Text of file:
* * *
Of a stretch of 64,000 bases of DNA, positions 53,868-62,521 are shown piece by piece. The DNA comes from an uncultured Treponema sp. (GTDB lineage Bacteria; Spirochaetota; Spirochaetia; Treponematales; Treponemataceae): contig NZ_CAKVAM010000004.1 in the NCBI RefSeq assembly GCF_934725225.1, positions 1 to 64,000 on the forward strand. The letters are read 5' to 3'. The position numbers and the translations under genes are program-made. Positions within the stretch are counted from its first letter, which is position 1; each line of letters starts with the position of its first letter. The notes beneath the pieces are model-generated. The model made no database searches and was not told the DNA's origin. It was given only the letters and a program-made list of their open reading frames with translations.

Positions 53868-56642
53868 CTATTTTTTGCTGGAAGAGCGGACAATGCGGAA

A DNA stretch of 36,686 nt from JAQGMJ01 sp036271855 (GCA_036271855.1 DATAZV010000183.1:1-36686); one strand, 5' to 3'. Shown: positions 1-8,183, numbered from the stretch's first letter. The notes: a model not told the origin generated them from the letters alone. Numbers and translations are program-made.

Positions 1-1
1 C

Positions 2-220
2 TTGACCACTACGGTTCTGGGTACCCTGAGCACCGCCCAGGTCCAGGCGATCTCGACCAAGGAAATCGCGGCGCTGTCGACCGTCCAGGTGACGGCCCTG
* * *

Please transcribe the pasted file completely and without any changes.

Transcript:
Of a stretch of 64,000 bases of DNA, positions 53,868-62,521 are shown piece by piece. The DNA comes from an uncultured Treponema sp. (GTDB lineage Bacteria; Spirochaetota; Spirochaetia; Treponematales; Treponemataceae): contig NZ_CAKVAM010000004.1 in the NCBI RefSeq assembly GCF_934725225.1, positions 1 to 64,000 on the forward strand. The letters are read 5' to 3'. The position numbers and the translations under genes are program-made. Positions within the stretch are counted from its first letter, which is position 1; each line of letters starts with the position of its first letter. The notes beneath the pieces are model-generated. The model made no database searches and was not told the DNA's origin. It was given only the letters and a program-made list of their open reading frames with translations.

Positions 53868-56642
53868 CTATTTTTTGCTGGAAGAGCGGACAATGCGGAA

A DNA stretch of 36,686 nt from JAQGMJ01 sp036271855 (GCA_036271855.1 DATAZV010000183.1:1-36686); one strand, 5' to 3'. Shown: positions 1-8,183, numbered from the stretch's first letter. The notes: a model not told the origin generated them from the letters alone. Numbers and translations are program-made.

Positions 1-1
1 C

Positions 2-220
2 TTGACCACTACGGTTCTGGGTACCCTGAGCACCGCCCAGGTCCAGGCGATCTCGACCAAGGAAATCGCGGCGCTGTCGACCGTCCAGGTGACGGCCCTG